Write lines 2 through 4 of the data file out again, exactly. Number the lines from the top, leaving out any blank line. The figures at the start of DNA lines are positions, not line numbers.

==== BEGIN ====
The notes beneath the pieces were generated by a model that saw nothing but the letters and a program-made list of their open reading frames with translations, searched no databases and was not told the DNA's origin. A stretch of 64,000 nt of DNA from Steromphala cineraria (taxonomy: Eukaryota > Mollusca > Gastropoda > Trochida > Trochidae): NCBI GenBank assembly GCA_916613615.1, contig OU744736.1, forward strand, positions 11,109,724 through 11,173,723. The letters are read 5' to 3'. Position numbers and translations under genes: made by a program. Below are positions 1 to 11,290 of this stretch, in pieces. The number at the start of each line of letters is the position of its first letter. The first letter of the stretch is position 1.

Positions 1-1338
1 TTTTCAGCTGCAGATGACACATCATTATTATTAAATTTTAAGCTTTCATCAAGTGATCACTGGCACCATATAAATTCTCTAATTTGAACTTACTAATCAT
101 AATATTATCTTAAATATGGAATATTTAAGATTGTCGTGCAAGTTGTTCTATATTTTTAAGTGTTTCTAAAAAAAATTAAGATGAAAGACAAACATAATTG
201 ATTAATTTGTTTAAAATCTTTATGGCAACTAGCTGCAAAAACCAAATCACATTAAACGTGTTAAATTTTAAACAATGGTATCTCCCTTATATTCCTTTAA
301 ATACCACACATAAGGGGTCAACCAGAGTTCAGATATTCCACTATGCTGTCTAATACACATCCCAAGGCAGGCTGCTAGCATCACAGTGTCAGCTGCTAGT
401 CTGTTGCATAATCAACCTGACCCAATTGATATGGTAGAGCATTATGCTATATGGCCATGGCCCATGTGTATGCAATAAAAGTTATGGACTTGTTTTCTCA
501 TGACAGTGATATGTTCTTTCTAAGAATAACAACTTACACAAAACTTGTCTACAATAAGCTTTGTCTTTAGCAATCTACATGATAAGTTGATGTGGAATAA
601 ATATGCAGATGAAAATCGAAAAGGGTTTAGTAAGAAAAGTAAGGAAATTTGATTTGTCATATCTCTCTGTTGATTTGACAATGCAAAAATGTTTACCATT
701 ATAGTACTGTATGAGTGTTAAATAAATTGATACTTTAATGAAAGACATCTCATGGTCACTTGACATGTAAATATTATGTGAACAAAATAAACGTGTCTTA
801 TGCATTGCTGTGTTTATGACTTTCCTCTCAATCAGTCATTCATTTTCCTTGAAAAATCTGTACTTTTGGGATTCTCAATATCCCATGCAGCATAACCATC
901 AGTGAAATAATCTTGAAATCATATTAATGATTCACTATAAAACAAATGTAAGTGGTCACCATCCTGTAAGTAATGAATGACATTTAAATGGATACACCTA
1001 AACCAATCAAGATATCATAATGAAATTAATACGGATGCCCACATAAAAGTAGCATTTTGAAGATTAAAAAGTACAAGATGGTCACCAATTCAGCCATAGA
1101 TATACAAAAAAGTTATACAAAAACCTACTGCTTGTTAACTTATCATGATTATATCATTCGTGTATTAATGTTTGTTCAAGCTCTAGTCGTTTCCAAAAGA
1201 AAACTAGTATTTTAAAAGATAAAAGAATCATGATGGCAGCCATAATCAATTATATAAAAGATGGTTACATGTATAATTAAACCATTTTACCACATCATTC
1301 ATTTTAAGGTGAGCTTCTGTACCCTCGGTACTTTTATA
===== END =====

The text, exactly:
Positions 1-1338
1 TTTTCAGCTGCAGATGACACATCATTATTATTAAATTTTAAGCTTTCATCAAGTGATCACTGGCACCATATAAATTCTCTAATTTGAACTTACTAATCAT
101 AATATTATCTTAAATATGGAATATTTAAGATTGTCGTGCAAGTTGTTCTATATTTTTAAGTGTTTCTAAAAAAAATTAAGATGAAAGACAAACATAATTG